How would you try to communicate with someone who didn’t speak English? Your temptation might be to speak slower or louder, but if they don’t understand English that wouldn’t help. If you knew their language, you could use it. Not knowing their language you might try pointing, gesturing, drawing, finding pictures, etc.
In his book Five Love Languages Gary Chapman explains that we sometimes struggle in our relationships because we don’t realize that there are at least five love languages. A love language is simply a way of giving and receiving love, and each of us has a preferred love language, the way we are accustomed to expressing and experiencing love. Chapman suggests that if we really want to communicate love, we need to learn and use the preferred love language of the other person instead of just using our preferred love language. The love languages he identifies are:
Physical Touch– hugs, kisses, holding hand, pat on the back, back rub, etc.
Words of Affirmation – I love you, thanks, good job, I’m proud of you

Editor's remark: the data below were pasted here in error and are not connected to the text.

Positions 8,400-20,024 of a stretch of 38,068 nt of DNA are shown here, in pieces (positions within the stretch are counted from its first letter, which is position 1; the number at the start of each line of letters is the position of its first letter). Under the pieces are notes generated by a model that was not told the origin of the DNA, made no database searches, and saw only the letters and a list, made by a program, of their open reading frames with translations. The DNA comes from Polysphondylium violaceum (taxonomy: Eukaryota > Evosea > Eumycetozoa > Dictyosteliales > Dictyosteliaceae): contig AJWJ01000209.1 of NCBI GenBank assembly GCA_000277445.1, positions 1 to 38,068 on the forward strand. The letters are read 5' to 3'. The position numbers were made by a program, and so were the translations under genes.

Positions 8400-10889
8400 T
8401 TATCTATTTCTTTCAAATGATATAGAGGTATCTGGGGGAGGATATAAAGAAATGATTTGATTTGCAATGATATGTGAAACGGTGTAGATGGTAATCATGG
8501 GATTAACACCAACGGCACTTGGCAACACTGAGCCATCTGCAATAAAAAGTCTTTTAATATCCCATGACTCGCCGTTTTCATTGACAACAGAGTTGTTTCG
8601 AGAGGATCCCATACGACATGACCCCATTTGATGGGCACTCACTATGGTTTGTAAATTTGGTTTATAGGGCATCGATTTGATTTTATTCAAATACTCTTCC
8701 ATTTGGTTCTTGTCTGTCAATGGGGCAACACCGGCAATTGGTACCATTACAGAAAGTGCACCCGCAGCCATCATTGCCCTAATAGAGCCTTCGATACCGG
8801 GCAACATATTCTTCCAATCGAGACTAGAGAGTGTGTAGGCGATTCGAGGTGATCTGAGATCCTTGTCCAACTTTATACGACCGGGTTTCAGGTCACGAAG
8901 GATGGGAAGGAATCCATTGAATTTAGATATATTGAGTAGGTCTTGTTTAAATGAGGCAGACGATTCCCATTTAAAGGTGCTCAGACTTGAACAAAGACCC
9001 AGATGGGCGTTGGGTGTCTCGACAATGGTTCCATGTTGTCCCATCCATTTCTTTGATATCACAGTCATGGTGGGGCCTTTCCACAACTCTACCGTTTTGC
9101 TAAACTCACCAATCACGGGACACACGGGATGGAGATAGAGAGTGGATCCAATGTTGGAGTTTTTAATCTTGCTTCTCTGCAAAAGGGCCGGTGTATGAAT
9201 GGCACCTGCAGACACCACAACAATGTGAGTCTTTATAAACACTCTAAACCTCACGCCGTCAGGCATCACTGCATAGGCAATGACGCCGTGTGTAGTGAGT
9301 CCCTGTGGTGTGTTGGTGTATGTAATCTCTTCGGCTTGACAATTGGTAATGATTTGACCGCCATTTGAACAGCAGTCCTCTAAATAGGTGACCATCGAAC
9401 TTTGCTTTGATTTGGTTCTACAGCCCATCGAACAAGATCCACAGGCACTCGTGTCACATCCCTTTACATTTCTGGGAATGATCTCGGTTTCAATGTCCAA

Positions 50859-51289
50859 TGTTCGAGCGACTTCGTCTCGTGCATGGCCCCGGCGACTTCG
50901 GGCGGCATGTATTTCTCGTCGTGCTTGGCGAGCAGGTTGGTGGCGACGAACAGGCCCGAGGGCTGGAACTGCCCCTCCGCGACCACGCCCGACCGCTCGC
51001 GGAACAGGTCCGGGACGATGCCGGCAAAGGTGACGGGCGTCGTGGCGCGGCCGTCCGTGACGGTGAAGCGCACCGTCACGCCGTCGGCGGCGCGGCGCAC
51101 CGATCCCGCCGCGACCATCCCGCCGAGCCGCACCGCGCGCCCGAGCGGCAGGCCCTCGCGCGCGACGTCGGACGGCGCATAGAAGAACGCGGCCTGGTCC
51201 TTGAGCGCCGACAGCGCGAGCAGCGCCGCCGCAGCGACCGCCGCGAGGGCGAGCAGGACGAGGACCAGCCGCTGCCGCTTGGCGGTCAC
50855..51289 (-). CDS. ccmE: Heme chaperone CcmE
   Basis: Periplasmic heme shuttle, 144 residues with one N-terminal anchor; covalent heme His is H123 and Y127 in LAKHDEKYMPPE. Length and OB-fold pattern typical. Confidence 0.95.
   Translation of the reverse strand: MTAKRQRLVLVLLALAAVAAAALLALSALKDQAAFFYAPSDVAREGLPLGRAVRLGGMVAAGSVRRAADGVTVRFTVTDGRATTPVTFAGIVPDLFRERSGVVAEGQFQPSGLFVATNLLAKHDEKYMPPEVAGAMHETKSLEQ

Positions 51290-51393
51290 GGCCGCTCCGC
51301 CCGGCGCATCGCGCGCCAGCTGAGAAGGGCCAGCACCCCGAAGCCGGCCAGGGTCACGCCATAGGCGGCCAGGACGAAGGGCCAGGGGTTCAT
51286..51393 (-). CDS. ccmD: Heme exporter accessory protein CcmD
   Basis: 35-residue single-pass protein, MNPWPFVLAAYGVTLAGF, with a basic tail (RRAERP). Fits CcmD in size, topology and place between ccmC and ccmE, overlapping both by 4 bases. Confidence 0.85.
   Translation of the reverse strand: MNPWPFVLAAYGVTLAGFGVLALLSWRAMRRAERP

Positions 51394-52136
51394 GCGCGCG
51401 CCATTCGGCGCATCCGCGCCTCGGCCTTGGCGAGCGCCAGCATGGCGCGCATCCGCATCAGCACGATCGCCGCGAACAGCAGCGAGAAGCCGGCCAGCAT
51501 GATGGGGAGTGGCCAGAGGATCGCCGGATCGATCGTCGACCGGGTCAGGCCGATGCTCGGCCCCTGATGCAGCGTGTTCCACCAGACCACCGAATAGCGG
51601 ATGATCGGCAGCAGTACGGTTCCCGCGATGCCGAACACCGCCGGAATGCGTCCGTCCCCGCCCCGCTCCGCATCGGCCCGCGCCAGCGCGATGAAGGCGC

Quality Time – undivided attention, doing things together
Giving Gifts –shows you thought of them, not necessarily big or expensive
Acts of Service– doing something for or instead of the other person
With Mother’s Day coming up this month and Father’s Day next month, it might be a good time to think about love languages. If you’re a mother or father, what’s the love language of each of your children? If you have a mother or father, what is their love language? How can you show love to each of these persons in a way they’ll understand and appreciate? You can ask the same questions about your spouse and close friends. I invite you think about, talk about, and start using your loved ones’ love languages.
Grace and Peace,